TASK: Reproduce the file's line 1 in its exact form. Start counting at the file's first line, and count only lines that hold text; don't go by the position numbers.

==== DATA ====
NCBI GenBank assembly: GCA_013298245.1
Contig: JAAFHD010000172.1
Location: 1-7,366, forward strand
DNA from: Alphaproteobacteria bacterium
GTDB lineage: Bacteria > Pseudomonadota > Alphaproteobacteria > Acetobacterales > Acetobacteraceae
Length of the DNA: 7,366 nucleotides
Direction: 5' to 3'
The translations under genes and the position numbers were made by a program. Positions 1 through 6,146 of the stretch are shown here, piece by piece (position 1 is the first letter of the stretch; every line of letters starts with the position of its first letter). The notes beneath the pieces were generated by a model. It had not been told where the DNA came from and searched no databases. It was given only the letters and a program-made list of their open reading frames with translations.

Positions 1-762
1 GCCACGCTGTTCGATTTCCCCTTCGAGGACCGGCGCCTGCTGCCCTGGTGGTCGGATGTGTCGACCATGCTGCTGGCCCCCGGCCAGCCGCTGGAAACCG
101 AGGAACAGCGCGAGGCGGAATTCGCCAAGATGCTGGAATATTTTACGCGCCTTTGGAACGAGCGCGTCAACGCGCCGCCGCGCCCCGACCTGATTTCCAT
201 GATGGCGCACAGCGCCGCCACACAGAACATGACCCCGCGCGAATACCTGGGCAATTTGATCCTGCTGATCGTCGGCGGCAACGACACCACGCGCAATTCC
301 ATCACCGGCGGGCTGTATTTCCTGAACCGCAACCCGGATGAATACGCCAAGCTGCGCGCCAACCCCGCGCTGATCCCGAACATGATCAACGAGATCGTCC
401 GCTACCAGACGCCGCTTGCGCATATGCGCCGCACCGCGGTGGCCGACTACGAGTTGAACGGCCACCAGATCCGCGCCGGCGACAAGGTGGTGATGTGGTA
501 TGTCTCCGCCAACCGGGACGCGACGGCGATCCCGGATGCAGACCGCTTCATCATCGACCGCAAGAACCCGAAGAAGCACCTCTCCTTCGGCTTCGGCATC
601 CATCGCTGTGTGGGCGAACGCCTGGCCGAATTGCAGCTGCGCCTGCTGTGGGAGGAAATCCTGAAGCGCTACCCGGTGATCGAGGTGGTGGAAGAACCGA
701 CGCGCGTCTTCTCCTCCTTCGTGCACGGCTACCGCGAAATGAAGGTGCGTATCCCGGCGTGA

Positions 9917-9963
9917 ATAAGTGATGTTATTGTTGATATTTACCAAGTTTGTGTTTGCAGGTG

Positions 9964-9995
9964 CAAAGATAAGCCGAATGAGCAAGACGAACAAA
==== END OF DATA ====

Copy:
NCBI GenBank assembly: GCA_013298245.1